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Hoffmann, R. A wiki for the life sciences where authorship matters. Nature Genetics (2008)

Comparative genetics of albinism.

Albinism in laboratory mammals is equivalent to human tyrosinase-negative oculocutaneous albinism, and thus the result of recessive mutation in the structural locus for tyrosinase (TYR), which prevents melanin biosynthesis. In the mouse, eight mutant alleles are now known at this locus, with differing effects on eye colour and on the degree of reduction in eumelanin and phaeomelanin pigmentation. Three of these alleles, namely chinchilla, himalayan (acromelanistic) and albino (c) itself, have also been recognized in a number of other species but only albino has been identified in man so far. The himalayan allele (equivalent to Siamese in the cat) is of particular interest because it converts tyrosinase into a thermolabile form, with greater production of melanin in colder areas of the body. The optic track misrouting found in human albinos also occurs in albino alleles in other mammals, which may also show reduced activity and stress responses. The TYR locus is on human chromosome 11, which now has at least 11 loci with homologues on mouse 7. However, their order is markedly different in the two species. For instance, c and Hbb (beta-globin), which are closely linked in mouse, rabbit, cat etc., are far apart on human 11q and 11p respectively. Moreover, some loci (e.g., Fes and Mod-2) which are close to c in the mouse appear to be on human chromosomes other than 11. This extensive chromosomal restructuring in mammalian evolution means that the effects of human albino deletions may differ greatly from those studied in the mouse, which are associated with defects of kidney, liver and thymus. Tyrosinase-positive albinos or near-albinos are known at a number of loci in mice and other mammals. They are the result of the absence or inhibition of melanocytes in the affected areas, so that no melanin is produced. In general they are associated with pathological pleiotropisms which may lead to anaemia, inner ear defects, megacolon, neurological effects, skeletal defects, microphthalmia, osteopetrosis, spina bifida, sterility and so on. Homologies between these and human loci affecting pigmentation are now being discovered.[1]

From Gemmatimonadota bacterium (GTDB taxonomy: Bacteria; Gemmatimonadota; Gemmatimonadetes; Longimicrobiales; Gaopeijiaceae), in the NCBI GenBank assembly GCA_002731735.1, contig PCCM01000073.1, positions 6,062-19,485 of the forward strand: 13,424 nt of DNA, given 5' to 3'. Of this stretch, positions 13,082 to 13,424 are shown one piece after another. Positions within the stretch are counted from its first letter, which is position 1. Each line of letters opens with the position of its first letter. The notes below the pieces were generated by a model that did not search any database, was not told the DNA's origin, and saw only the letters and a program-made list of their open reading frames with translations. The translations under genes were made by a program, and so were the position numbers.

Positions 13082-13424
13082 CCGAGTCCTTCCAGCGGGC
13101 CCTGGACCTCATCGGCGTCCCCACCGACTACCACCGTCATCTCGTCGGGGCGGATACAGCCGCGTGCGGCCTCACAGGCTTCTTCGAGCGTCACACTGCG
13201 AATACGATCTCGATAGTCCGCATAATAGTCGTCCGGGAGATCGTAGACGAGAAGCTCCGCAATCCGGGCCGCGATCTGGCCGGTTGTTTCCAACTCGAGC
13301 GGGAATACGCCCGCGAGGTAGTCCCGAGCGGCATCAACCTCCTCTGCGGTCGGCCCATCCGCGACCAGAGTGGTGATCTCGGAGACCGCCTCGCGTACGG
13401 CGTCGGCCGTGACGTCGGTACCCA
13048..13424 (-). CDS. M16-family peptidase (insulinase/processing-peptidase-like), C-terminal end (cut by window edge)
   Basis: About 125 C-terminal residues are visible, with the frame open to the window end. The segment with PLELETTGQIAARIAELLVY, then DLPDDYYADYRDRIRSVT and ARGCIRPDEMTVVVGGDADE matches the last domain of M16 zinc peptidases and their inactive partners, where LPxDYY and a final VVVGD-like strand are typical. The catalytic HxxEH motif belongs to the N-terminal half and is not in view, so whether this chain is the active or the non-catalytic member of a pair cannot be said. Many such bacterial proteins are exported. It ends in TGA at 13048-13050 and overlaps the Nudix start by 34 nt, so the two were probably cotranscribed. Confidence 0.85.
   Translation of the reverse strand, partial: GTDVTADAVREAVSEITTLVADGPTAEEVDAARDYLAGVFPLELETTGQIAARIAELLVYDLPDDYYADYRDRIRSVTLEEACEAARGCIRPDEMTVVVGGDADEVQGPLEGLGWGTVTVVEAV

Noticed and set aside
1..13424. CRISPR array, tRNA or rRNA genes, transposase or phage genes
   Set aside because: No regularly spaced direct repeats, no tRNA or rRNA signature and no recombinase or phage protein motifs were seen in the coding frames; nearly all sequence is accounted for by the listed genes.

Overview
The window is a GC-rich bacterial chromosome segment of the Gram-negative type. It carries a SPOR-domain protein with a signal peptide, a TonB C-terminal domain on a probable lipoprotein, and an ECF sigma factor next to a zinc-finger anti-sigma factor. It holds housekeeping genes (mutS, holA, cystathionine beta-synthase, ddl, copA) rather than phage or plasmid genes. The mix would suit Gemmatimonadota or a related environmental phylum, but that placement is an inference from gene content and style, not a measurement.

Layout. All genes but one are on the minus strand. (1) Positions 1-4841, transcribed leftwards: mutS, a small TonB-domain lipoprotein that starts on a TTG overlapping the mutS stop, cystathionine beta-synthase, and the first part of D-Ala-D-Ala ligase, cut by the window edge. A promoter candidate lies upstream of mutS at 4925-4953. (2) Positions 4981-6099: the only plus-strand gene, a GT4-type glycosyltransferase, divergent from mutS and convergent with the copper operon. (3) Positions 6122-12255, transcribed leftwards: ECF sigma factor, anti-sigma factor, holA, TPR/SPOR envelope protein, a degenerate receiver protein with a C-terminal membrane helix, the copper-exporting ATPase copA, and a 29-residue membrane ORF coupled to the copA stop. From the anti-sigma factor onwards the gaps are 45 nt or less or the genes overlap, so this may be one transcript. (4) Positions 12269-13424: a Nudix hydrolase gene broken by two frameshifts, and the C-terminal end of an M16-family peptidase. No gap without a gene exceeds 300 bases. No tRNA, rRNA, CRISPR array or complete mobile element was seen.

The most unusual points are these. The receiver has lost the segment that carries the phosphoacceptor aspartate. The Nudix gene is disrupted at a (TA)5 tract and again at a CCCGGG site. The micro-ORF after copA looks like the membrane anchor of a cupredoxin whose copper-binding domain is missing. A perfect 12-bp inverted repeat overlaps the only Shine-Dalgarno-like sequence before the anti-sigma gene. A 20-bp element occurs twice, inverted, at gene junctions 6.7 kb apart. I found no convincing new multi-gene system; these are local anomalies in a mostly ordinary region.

1. Comparative genetics of albinism. Searle, A.G. Ophthalmic paediatrics and genetics. (1990) [Pubmed]
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